Next event? Sunday August 10th at 3.30 Queer Memoir: WHAT I READ THAT SUMMER also at BPC. 

Coming soon: Queer Memoir NYC Apartment


So here’s the dealio: a year ago we had accidentally had a Queer Memoir based in a New York apartment because Hurricane Sandy knocked out the power to all of Manhattan, including the venue where we had planned to do Queer Memoir: AWKWARD. Well Kelli asked the queers on facebook if they’d like to have a replacement Queer Memoir in her apartment the response was immediate and enthusiastic YES YES YES YES! So every year in October we’ll be having a Queer Memoir in a NYC apartment. Our first one is in the group house called Queer Study Hall Library Remix. It’s happening Saturday October 26th at 8 pm and the theme is, no surprise here, QUEER MEMOIR: NYC APARTMENT.

We’re still in the process of booking storytellers, but rumor has it that there will be a duet of storytellers using a flannelgraph to craft their narrative.

The important details

Queer Memoir: NYC Apartment

Saturday October 28th at 8 pm

Queer Study Hall II  15 Westminster Road Apt 2K BK NY 11218

Catch all the up to the minute details on the facebook event.

Looking to buy tickets for Queer Memoir: What Is Tuz

You’ve come to the right place!



QUEER MEMOIR is NYC’s community based queer storytelling event. We’ll be hearing stories on the theme: DEAD from an amazing lineup of storytellers:

Kelly Bedwell
Bryn Kelly
Maribelle Vazquez & Sophia Pazos

Marc Vera
Karalyn Shimmyo
Anne Grip
Cheryl Stewart
Danielle Abrams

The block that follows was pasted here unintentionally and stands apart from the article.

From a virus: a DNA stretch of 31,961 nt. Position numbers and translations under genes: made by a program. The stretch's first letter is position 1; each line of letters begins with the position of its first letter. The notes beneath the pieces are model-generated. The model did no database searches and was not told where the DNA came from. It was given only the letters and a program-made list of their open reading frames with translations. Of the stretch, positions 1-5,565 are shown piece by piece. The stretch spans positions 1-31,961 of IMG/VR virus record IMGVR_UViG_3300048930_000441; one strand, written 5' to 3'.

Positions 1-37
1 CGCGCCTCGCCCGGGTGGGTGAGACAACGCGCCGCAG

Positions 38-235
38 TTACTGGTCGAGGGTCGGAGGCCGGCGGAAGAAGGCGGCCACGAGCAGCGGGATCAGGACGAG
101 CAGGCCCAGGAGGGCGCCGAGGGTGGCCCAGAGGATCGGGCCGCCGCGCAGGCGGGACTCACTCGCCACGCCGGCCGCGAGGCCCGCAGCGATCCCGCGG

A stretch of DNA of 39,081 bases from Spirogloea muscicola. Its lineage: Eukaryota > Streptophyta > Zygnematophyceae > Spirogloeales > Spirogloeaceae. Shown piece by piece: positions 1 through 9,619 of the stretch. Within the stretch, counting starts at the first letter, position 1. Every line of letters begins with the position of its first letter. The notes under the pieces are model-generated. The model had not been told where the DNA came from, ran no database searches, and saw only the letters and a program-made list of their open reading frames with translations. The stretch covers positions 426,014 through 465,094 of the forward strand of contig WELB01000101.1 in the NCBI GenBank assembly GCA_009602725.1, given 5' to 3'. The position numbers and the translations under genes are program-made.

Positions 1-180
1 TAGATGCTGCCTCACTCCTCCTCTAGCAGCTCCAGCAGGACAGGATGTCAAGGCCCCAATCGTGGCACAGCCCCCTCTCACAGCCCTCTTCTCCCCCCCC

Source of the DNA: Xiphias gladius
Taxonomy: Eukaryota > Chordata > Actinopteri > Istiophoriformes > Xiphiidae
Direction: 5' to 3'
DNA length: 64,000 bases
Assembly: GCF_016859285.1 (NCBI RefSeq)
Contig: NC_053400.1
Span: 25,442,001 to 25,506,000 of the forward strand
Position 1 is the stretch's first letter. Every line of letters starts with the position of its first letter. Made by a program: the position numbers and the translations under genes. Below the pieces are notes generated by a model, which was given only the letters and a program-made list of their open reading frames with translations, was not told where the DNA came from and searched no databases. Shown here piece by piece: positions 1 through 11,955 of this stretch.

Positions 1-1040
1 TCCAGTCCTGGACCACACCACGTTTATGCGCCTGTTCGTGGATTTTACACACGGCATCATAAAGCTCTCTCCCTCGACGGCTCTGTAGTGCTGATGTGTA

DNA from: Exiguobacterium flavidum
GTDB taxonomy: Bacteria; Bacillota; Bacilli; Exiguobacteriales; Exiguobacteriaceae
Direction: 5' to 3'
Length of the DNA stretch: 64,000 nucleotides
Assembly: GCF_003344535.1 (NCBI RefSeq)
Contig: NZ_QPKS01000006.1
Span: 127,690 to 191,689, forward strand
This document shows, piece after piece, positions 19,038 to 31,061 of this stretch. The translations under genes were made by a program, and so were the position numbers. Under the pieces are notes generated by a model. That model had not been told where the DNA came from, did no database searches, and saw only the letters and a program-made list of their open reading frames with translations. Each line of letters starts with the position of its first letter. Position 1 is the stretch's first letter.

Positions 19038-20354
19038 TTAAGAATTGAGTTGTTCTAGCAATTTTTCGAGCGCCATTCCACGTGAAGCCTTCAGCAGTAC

Linda Kinsman-Saegert

Kelly Bedwell
Kelly Bedwell is a vocalist. She writes in her journal. Usually about the same subjects over and over. These writings have never been published, she has won no awards. Kelli Dunham made her do this performance.

Cheryl Stewart is a sculptor and scenic artist living in Red Hook, Brooklyn with her two delightful cats. She’s a founding member of the NYC Sirens Women’s Motorcycle Club, and the founder of the New York Motorcycle and Scooter Task Force. Cheryl was thrilled to celebrate her 50th birthday in July.

Bryn Kelly is all about the story. She has shared her written work at NYC-based performance series Gayety!, Low Standards, and Queer Memoir; and in Original Plumbing magazine; and in the forthcoming anthology, Trans/Love: Radical Sex, Love and Relationships Beyond the Gender Binary. She was a cofounder of Theater Transgression, a multimedia performance collective, and has appeared in Dixon Place’s HOT! Festival and in Shakespeare at the Nuyorican Poets Cafe. She hosts The Gay Ole Opry, an annual country music showcase, and lives in Brooklyn.

Maribelle Vazquez is a Puerto Rican born in the Bronx and grew up in the age of disco, dancing and drugs. Having sown her wild oats within the Bronx lesbian community, Maribelle settled into middle class respectability in Washington Heights, working in business, collecting vinyl, and being active in Metropolitan Community Church of New York. Maribelle channels her love for the written word in poetry, letters, greeting cards, reading, and writing love notes and to do lists to her fiancee Sophia Pazos.

Sophia Pazos is a first generation New Yorker of Ecuadorian immigrants. Sophia has written something or other since seventh grade and has published in the Journal of Lesbian and Gay Social Services and Sojourner, the Women’s Journal. Sophia gets paid to be a social work supervisor and spends her free time working her recovery program, writing, reading, knitting and ignoring the to do lists written by her fiancee Maribelle Vazquez.